This treacle-sweet book feels like an extended greeting card.

TAKE HEART, MY CHILD

A MOTHER'S DREAM

A mother’s poem to her newborn child by Earhardt, one of FOX News Channel’s co-hosts of Fox & Friends, with the assistance of Cristaldi.

In a series of mostly quatrain stanzas, a mother encourages her child to dive into life and not lose heart at the roadblocks ahead. Unfortunately the poem is a never-ending succession of stale platitudes: “May you never grow tired / Of stretching your branches / Dare to be different / Don’t deny second chances” is followed, predictably, by “And when winter comes / And leaves fall and fade / Take heart, my child, / Don’t be afraid.” Likewise, the nominally freeing “May you strive to be happy / Change your course if you’re not / Embrace the world’s colors / Colors others forgot” is again followed by its predictable counterpart: “But if you grow lonely / Or stars disappear / Take heart, my child, / I will always be near.” Much of the imagery feels driven more by the need to fit scansion and rhyme than sense, as when the narrator describes dreaming “a love song / Near a grand deer ballet” (rhyming with “day”). Kim’s luminous watercolor-and-digital illustrations feature a dark-haired, light-skinned woman in ethereal surroundings, presumably the mother dreaming her hopes for her child. The child is also there at times, as is plenty of nature that goes hand in hand with the accompanying text. Beautiful illustrations, though, are not enough to breathe life into this well-meaning but trite poem.

This treacle-sweet book feels like an extended greeting card. (author’s note) (Picture book. 6-10)

Pub Date: Nov. 15, 2016

ISBN: 978-1-4814-6622-6

Page Count: 32

Publisher: Aladdin

Review Posted Online: Sept. 5, 2016

Kirkus Reviews Issue: Sept. 15, 2016

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A welcome, well-researched reflection of cultural pride in the early-reader landscape.

RAFI AND ROSI MUSIC!

From the Rafi and Rosi series

The fourth installment in Delacre’s early-reader series centers on the rich musical traditions of Puerto Rico, once again featuring sibling tree frogs Rafi and Rosi Coquí.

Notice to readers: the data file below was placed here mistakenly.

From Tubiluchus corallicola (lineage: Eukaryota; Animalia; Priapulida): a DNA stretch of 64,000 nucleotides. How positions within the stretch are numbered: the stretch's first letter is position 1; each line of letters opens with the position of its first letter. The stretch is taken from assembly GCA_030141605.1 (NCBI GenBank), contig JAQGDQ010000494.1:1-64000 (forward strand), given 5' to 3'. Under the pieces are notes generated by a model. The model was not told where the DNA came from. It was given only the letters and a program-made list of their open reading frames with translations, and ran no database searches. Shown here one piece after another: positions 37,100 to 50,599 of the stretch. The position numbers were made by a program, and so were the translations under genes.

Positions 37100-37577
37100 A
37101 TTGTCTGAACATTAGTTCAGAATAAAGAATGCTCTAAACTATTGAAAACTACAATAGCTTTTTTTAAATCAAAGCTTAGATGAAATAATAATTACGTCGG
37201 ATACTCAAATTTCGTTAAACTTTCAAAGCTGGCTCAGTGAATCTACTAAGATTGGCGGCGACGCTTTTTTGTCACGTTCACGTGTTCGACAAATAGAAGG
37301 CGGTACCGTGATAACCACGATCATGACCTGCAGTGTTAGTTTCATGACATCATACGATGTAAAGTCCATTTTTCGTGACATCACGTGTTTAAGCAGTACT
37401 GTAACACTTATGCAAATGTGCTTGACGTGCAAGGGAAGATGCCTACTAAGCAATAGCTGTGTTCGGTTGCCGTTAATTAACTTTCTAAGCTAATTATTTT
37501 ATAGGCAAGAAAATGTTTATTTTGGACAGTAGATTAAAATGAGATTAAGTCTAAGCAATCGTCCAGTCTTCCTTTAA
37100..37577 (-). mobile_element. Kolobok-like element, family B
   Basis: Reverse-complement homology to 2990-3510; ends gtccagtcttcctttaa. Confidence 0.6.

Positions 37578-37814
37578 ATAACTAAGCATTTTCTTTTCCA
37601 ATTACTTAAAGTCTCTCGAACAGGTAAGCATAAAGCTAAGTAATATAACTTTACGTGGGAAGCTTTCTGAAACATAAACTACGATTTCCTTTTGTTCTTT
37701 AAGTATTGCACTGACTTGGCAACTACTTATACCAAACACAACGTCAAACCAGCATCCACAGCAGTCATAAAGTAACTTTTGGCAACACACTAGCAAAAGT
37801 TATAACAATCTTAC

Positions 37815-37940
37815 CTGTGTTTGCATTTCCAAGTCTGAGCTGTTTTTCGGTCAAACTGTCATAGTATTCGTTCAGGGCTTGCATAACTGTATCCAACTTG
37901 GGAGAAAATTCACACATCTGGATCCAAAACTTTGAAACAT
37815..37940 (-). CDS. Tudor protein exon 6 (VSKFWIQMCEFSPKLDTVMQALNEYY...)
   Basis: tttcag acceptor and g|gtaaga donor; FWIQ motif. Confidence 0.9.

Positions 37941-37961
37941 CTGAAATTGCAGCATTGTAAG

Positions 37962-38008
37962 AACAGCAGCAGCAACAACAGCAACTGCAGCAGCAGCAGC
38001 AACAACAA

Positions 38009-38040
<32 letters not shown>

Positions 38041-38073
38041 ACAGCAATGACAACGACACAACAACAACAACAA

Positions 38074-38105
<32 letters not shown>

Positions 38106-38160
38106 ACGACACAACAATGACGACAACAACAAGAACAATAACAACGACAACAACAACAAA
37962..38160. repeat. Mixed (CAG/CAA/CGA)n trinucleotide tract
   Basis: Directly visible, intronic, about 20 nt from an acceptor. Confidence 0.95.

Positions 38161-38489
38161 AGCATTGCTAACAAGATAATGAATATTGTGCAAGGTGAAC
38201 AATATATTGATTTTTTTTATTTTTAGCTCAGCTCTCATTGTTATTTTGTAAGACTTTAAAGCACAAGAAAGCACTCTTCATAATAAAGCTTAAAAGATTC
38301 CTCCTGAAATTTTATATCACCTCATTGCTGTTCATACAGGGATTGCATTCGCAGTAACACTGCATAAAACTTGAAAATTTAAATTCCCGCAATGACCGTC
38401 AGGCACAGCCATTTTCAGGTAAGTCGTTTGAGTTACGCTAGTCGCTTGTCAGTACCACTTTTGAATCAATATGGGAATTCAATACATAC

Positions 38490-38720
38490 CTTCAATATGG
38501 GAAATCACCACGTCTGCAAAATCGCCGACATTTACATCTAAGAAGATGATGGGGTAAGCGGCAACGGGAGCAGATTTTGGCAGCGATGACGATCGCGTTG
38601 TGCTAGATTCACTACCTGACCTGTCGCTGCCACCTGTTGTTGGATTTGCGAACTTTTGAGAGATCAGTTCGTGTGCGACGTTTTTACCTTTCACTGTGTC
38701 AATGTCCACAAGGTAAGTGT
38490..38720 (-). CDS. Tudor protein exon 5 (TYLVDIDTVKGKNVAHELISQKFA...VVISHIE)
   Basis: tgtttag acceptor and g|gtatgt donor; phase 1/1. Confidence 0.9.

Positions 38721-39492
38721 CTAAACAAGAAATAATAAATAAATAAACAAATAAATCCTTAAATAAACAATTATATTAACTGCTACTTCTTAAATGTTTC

Readers learn along with Rafi and Rosi as they explore bomba, plena, and salsa in three chapters. A glossary at the beginning sets readers up well to understand the Spanish vocabulary, including accurate phoneticization for non-Spanish speakers. The stories focus on Rafi and Rosi’s relationship within a musical context. For example, in one chapter Rafi finds out that he attracts a larger audience playing his homemade güiro with Rosi’s help even though he initially excluded her: “Big brothers only.” Even when he makes mistakes, as the older brother, Rafi consoles Rosi when she is embarrassed or angry at him. In each instance, their shared joy for music and dance ultimately shines through any upsets—a valuable reflection of unity. Informational backmatter and author’s sources are extensive. Undoubtedly these will help teachers, librarians, and parents to develop Puerto Rican cultural programs, curriculum, or home activities to extend young readers’ learning. The inclusion of instructions to make one’s own homemade güiro is a thoughtful addition. The Spanish translation, also by Delacre and published simultaneously, will require a more advanced reader than the English one to recognize and comprehend contractions (“pa’bajo-pa-pa’rriba”) and relatively sophisticated vocabulary.

A welcome, well-researched reflection of cultural pride in the early-reader landscape. (Early reader. 7-9)

Pub Date: Sept. 17, 2019

ISBN: 978-0-89239-429-6

Page Count: 64

Publisher: Children's Book Press

Review Posted Online: July 28, 2019

Kirkus Reviews Issue: Aug. 15, 2019

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Good-hearted fun—great for fans of Kit Feeny and Babymouse.

MEET THE BIGFEET

From the Yeti Files series , Vol. 1

It’s a Bigfeet family reunion!

Everyone’s favorite frosty, furry cryptid, the yeti, actually has a name: Blizz Richards. From his supersecret HQ in Nepal he keeps in touch with his fellow cryptids, all of whom have sworn an oath to keep themselves hidden. That’s not always easy, especially when there are cryptozoologists, like the nasty (but bumbling) George Vanquist, who are always trying to expose the secretive creatures. Vanquist got a picture of Blizz’s cousin Brian near his home in British Columbia, causing the mortified Brian to disappear entirely. When Blizz receives an invitation to a Bigfeet family reunion in Canada, he calls his buddies Alexander (one of Santa’s elves), Gunthar (a goblin) and Frank the Arctic fox to help him get ready. When they arrive in Canada, Brian is still nowhere to be seen. Can Blizz and his skunk ape and other sasquatch cousins find Brian, have the reunion and evade Vanquist? If anyone can, the Bigfeet clan can. Illustrator Sherry’s first volume in the Yeti Files is a fast and funny graphic-prose tale full of labeled pictures and comic-style panels. Those just starting chapter books may have some trouble with a few big words, but they’ll enjoy the big friendly monsters and immediately ask for the next tale—which looks to be about the Loch Ness monster.

Good-hearted fun—great for fans of Kit Feeny and Babymouse. (Graphic/fantasy hybrid. 7-10)

Pub Date: Sept. 30, 2014

ISBN: 978-0-545-55617-0

Page Count: 128

Publisher: Scholastic

Review Posted Online: May 28, 2014

Kirkus Reviews Issue: June 15, 2014

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